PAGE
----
- Medical Research Council (UK)
Medical Research Council
Abbreviation MRC Formation 1913 Legal status Government agency Purpose/focus Funding of UK medical science research Location Holborn, London Region served United Kingdom Chief Executive Sir John Savill Main organ MRC Council (Chairman - Sir John Chisholm) Parent organization BIS, Research Councils UK Affiliations AHRC, BBSRC, EPSRC, ESRC, NERC, STFC, TSB, UKSA Budget c. £350 million Website Medical Research Council
The Medical Research Council (the MRC) is a publicly-funded agency responsible for co-ordinating and funding medical research in the United Kingdom. It is one of seven Research Councils in the UK and is answerable to, although politically independent from, the Department for Business, Innovation and Skills. The organisation is dedicated to "improving human health through world-class medical research".
The MRC focuses on high-impact research and has provided the financial support and scientific expertise behind a number of medical breakthroughs, such as the development of penicillin, the structure of DNA and the link between smoking and cancer. Research funded by the MRC has produced 29 Nobel Prize winners to date.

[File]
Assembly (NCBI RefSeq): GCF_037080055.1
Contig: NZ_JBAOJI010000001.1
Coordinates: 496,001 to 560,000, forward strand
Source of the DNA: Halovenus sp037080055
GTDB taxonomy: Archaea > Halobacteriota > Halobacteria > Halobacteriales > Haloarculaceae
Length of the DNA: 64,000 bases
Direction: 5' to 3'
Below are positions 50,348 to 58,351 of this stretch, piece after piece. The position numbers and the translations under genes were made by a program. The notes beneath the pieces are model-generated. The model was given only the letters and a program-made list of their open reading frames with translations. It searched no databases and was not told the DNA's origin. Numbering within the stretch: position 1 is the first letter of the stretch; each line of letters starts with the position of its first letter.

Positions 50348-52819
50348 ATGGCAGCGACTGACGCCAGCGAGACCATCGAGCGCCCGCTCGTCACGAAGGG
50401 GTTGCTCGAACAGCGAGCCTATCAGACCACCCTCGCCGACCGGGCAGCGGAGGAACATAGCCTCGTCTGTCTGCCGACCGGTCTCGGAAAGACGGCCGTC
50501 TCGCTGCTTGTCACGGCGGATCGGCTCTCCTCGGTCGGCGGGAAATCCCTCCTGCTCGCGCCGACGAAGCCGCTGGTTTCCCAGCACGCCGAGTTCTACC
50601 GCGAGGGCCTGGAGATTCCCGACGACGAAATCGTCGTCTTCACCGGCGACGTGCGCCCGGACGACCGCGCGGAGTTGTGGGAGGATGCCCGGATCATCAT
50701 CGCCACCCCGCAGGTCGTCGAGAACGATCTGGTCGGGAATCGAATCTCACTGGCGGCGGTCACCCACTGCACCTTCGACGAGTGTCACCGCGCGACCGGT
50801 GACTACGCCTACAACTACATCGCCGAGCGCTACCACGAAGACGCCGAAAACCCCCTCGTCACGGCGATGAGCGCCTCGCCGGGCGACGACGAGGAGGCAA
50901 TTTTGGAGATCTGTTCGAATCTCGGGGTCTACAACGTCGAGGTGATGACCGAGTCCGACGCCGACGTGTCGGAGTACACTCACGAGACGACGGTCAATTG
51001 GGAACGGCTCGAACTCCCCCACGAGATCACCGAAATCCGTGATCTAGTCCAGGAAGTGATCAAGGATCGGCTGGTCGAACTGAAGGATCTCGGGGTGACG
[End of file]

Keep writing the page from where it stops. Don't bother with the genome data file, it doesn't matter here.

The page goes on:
The MRC was founded as the Medical Research Committee and Advisory Council in 1913, with its prime role being the distribution of medical research funds under the terms of the National Insurance Act 1911. This was a consequence of the recommendation of the Royal Commission on Tuberculosis, which recommended the creation of a permanent medical research body. The mandate was not limited to tuberculosis, however.
In 1920, it became the Medical Research Council under Royal Charter. A supplementary Charter was formally approved by the Queen on 17 July 2003.
Important work carried out under MRC auspices includes:
- Identification of the dietary cause of rickets by Sir Edward Mellanby
- Discovery, in 1918, that influenza is caused by a virus
- Description of neurotransmission and the first neurotransmitter, acetylcholine, by Sir Henry Hallett Dale and Otto Loewi, leading to a Nobel Prize for Physiology or Medicine in 1936;
- Development of penicillin by Sir Alexander Fleming, Sir Ernst Boris Chain and Lord Florey, gaining them the 1945 Nobel Prize;
- Linkage of lung cancer to tobacco smoking by Sir Richard Doll and Sir Austin Bradford Hill in the British doctors study, published in 1956;